“It still hurts,” he said twisting his wrist slightly at me to show me the swelling which had greatly reduced but was still an issue. My friend then went through the list of proactive approaches they had been doing to heal themselves after their fall about a month ago, it really showed their determination to getting back to normal.
I am sure their dedication would pay off but I wished that more people would be as focused, determined and as compassionate as that on healing the injury that was causing their anxiety and depression disorders.
When it comes to anxiety or depression which are often injuries to the parts of the brain which manages emotions, survival and wellbeing most people seem lack any compassion for themselves at all. This is mostly because they simply cannot see it as an injury which needs some care and attention. There’s much more compassion for injuries which can be seen or felt more physically such as bruises, cuts, burns, disease, viruses or muscle strains. Mental health injuries are dismissed as a weakness or a flaw which a dose of positive thinking, getting tougher, pushing through it and more critical will solve. That approach just makes it worse and the mental health injury continues to get worse until it is taken seriously and treated with some care and compassion.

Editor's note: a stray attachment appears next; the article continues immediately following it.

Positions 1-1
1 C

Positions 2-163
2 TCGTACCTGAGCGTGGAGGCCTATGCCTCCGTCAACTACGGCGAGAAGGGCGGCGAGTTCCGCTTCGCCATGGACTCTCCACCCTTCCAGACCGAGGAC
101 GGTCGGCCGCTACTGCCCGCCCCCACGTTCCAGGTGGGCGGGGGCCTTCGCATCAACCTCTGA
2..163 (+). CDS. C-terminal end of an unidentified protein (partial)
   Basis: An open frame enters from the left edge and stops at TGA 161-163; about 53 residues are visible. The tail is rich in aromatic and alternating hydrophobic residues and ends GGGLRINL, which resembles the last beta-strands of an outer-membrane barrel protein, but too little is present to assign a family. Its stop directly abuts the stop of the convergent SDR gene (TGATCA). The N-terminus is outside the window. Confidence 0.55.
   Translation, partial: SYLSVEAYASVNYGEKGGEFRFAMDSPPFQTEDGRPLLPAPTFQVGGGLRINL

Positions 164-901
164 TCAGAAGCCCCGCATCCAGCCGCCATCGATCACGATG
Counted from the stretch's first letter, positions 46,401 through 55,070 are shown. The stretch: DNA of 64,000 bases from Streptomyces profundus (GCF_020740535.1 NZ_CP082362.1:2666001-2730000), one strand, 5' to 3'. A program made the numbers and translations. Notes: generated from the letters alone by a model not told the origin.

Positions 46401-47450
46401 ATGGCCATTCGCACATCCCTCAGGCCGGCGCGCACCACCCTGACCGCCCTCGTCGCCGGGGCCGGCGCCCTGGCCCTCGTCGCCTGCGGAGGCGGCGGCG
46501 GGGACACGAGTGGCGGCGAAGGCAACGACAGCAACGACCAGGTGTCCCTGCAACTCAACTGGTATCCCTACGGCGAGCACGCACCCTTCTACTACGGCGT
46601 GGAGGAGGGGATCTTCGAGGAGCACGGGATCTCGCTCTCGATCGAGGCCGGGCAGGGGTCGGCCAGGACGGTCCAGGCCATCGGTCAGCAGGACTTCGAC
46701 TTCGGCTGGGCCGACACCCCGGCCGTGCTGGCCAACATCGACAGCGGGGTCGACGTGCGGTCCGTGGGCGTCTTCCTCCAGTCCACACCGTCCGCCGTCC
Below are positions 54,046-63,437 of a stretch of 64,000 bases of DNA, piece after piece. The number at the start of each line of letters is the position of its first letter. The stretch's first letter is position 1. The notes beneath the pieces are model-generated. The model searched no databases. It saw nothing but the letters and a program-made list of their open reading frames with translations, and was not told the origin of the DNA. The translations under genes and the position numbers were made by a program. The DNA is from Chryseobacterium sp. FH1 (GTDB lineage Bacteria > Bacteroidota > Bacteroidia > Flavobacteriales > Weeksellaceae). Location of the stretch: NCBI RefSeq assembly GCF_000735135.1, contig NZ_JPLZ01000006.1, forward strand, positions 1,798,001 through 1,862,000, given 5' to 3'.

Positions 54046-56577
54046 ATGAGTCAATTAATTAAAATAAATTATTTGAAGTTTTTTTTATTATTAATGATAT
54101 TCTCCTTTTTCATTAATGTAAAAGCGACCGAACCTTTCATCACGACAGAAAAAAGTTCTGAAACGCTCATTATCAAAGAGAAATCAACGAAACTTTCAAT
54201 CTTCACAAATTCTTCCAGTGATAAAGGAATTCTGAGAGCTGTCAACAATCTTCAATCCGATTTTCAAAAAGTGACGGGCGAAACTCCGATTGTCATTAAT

Life’s much harder with any type of physical injury but it’s even harder with mental health injuries changing the way you see your world. If you are suffering and have not sought help yet in the hope you can push through it, maybe it’s time to reassess your approach for something which could really help you heal and move on?